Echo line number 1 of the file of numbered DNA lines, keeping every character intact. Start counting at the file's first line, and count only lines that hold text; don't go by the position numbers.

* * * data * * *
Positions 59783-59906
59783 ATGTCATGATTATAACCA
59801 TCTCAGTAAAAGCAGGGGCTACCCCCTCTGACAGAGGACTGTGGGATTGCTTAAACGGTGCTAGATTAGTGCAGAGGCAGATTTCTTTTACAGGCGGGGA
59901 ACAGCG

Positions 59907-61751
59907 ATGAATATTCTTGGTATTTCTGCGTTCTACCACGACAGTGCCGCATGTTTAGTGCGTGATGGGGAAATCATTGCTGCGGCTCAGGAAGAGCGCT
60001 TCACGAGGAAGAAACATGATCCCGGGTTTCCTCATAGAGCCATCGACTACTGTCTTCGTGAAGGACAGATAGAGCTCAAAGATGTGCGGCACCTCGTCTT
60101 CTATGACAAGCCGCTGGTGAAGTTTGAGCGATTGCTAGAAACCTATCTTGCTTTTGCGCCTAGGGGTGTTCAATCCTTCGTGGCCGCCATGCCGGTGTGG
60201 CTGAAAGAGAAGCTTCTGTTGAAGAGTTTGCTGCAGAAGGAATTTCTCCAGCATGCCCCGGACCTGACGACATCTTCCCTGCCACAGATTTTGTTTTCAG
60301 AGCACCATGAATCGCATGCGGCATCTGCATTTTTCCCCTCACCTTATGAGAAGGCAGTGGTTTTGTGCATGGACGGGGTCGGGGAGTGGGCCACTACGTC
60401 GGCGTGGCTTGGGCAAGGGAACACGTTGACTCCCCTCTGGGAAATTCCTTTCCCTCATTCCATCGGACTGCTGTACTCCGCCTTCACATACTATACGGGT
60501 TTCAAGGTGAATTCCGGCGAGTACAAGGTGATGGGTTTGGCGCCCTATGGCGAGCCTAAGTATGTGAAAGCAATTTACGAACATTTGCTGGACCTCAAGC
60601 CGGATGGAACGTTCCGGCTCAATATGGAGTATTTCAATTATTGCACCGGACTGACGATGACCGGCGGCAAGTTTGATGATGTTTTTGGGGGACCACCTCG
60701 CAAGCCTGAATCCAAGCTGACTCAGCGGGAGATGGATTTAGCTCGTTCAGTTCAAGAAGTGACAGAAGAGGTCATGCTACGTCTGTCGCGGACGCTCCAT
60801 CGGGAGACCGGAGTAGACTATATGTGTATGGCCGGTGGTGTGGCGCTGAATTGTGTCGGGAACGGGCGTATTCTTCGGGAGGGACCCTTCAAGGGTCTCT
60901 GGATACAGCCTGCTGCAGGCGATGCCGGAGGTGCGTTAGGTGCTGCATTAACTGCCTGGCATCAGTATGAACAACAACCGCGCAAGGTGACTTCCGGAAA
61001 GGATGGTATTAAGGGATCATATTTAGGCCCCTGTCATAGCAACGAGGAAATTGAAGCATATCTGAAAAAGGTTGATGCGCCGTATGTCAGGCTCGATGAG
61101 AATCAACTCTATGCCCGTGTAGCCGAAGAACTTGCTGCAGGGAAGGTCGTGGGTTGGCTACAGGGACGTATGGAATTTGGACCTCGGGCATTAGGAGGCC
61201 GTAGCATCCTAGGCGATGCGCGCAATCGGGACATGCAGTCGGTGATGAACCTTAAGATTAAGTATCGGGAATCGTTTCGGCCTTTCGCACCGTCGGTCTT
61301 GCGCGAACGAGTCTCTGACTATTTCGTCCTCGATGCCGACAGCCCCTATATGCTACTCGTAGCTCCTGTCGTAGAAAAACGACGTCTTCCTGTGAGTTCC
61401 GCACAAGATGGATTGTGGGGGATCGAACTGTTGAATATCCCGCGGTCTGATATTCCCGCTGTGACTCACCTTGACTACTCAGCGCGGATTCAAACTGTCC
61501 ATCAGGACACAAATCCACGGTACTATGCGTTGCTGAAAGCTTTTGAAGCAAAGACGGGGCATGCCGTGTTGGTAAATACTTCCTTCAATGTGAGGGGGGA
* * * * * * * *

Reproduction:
Positions 59783-59906